Select country change
Shopping cart (0 , 0,00 ) Menu Search
Manufactured by BioVendor

Q-Plex™ Human sTFR

  • Regulatory status:RUO
  • Type:Singleplex Assays
  • Other names:TfR
  • Species:Human
Please select your region to see available products and prices.
Cat. No. Size Price


New RQS470249HU 96 wells (1 kit)
PubMed Product Details
Technical Data

Type

Singleplex Assays

Applications

Serum, Plasma

Sample Requirements

50 µl/well

Storage/Expiration

Store the complete kit at 2–8°C. Under these conditions, the kit is stable until the expiration date.

Calibration Range

107–0.1468 mg/L

Summary

Features

  • For research use only
  • The kit measures Human sTFR
  • This kit is validated for use with plasma, serum

Research topic

Iron metabolism, Oncology

Summary

The transferrin receptor (TfR) is the gateway for transferrin-bound-iron entering all body cells. TfR is abundant on the surface of many newly formed cells, but the erythroid marrow cells account for 70 to 80 % of the total body TfR content. The soluble (or serum) transferrin receptor (sTfR) is a circulating truncated form of the membrane receptor protein; it is an 85 kDa glycoprotein forming in serum a 320 kDa complex with diferric transferrin. The serum sTfR concentration reflects the total body mass of cellular transferrin receptor. Anaemias associated with enhanced erythropoiesis and iron deficiency result in an elevation in the sTfR values. Elevation of the soluble transferrin receptor may be also caused by haemolytic anaemia, polycythaemia and thalassemia while aplastic anaemia and chronic renal failure may result in its decrease. The most important clinical use of the sTfR determination is in the differential diagnosis between iron deficiency anaemia and the anaemia of chronic disease.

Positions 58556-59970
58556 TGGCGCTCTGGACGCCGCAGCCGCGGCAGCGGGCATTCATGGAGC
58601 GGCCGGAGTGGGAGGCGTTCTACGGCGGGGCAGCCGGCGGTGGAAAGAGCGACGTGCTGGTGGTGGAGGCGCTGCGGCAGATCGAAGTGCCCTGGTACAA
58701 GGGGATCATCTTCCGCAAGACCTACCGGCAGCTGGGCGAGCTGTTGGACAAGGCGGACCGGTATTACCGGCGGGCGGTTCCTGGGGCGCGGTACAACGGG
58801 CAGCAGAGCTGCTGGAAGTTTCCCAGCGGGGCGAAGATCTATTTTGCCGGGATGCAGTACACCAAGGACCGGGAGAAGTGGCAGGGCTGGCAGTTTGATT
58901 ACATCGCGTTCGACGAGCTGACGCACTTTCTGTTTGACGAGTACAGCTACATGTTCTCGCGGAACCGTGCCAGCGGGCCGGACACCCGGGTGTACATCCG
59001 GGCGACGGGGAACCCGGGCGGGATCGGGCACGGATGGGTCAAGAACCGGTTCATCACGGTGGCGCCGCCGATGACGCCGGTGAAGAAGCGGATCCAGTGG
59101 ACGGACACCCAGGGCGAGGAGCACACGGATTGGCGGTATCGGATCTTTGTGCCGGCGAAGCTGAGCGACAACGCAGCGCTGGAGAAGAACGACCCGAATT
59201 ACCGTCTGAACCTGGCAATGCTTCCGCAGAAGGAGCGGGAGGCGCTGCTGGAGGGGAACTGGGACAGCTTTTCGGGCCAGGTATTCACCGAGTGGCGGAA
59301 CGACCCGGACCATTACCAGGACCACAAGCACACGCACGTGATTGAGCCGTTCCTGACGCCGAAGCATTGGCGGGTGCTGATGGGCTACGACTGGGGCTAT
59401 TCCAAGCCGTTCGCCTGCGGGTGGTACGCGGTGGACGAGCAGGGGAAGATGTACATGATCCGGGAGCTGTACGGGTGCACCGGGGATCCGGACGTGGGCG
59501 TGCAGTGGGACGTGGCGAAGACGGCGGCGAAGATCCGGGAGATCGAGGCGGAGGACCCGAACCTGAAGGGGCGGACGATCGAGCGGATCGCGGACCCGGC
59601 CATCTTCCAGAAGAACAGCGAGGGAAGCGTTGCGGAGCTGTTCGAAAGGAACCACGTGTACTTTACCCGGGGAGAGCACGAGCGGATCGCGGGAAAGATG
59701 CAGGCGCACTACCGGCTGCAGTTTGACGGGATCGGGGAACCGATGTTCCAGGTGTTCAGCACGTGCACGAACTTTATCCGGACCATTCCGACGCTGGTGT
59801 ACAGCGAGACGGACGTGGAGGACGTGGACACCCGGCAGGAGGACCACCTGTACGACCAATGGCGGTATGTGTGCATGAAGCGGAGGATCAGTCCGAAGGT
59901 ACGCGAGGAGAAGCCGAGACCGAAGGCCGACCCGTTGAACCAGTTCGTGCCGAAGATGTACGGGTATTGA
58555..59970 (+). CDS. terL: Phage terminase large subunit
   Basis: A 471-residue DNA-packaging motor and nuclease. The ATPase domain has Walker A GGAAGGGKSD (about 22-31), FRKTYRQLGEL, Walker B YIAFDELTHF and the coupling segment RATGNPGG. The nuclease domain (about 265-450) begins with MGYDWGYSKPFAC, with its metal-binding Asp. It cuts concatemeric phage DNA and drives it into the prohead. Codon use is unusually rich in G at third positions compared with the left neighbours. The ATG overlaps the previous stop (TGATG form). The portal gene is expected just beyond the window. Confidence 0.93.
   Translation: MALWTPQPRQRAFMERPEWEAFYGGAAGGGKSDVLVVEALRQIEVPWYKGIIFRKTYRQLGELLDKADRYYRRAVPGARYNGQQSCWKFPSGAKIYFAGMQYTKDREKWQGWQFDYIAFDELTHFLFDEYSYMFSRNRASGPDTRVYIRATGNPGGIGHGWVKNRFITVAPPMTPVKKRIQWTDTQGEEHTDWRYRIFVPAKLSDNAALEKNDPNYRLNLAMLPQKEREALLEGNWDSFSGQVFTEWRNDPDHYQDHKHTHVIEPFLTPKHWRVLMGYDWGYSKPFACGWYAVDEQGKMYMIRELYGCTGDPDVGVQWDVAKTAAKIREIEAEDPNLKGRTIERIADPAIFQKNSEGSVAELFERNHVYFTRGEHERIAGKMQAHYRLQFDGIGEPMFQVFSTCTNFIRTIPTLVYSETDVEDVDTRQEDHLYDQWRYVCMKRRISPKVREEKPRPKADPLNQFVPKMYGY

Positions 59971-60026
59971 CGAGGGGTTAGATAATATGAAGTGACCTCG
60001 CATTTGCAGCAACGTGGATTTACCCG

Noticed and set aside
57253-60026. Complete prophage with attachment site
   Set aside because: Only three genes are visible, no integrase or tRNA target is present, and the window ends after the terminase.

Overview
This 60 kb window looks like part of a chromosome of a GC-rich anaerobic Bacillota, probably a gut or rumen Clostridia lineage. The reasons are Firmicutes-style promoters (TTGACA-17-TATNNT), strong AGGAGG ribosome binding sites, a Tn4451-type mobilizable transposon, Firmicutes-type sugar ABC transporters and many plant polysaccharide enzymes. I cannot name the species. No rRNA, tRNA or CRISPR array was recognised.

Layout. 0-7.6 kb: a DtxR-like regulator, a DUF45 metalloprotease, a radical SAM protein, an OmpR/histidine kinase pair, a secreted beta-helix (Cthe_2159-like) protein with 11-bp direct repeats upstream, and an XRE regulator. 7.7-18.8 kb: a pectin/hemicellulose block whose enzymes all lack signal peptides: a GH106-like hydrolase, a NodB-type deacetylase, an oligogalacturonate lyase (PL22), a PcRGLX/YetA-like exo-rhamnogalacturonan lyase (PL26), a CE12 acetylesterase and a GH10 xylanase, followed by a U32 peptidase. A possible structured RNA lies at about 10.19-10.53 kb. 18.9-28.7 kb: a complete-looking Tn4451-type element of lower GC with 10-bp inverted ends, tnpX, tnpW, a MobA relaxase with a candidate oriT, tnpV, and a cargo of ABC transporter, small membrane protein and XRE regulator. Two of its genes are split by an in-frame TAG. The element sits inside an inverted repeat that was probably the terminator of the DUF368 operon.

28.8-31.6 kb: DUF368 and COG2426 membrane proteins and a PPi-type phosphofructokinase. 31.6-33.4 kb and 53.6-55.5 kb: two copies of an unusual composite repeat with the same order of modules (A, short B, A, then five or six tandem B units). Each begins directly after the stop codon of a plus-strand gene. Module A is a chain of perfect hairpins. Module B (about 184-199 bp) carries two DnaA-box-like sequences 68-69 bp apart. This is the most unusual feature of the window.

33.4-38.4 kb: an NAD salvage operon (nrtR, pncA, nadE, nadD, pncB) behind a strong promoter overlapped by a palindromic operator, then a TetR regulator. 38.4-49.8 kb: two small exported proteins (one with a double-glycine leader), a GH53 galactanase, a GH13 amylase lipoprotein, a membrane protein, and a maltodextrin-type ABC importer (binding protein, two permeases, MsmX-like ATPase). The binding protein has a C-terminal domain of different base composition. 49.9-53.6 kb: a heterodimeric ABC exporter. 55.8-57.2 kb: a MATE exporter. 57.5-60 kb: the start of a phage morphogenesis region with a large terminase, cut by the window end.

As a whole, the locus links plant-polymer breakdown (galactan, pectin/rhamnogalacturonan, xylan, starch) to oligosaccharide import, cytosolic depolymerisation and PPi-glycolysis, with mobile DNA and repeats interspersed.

References to Summary

References to Transferrin receptor

  • Raya G. et al.: Soluble transferrin receptor (sTfR): biological variations and reference limits. Clinical Chemistry and Laboratory Medicine, 39, 1162–1168 (2001)
  • Cotton F. et al.: Measurement of soluble transferrin receptor by immunoturbidimety and immunonefelometry. Clinical Biochemistry, 33, 263–267 (2000)
  • Cook J. D.: The measurement of serum transferrin receptor. The American Journal of the Medical Sciences 318, 269–276 (1999)
  • Olivares M. et al.: Usefulness of serum transferrin receptor and serum ferritin in diagnosis of iron deficiency in infancy. American Journal of Clinical Nutrition 72, 1191–1195 (2000)
  • Suominen P. et al.: Single values of serum transferrin receptor and transferrin receptor ferritin index can be used to detect true and functional iron deficiency in rheumatoid arthritis patients with anemia. Arthritis & Rheumatism 43, 1016–1020 (2000)
  • De Block C. E. M. et al.: Soluble transferrin receptor level. A new marker for iron deficiency anemia, a common manifestation of gastric autoimmunity in type 1diabetes. Diabetes Care 23, 1384–1388 (2000)
  • Kolbe-Busch S. et al. Determination of the soluble transferrin receptor in Serum: Evaluation of two enzyme immunoassays and a particle-enhanced immunonephelometric assay. Clinical Laborators 45, 295–304 (1999)
  • Hikawa A. et al.: Soluble transferrin receptor-transferrin complex in serum: measurement by latex agglutination nephelometric asssay. Clinica Chimica Acta 254, 159–172 (1996)
  • Flowers C. H. et al.: The clinical measurement of serum transferrin receptor. Journal of Laboratory and Clinical Medicine 114, 368–377 (1989)
Related Products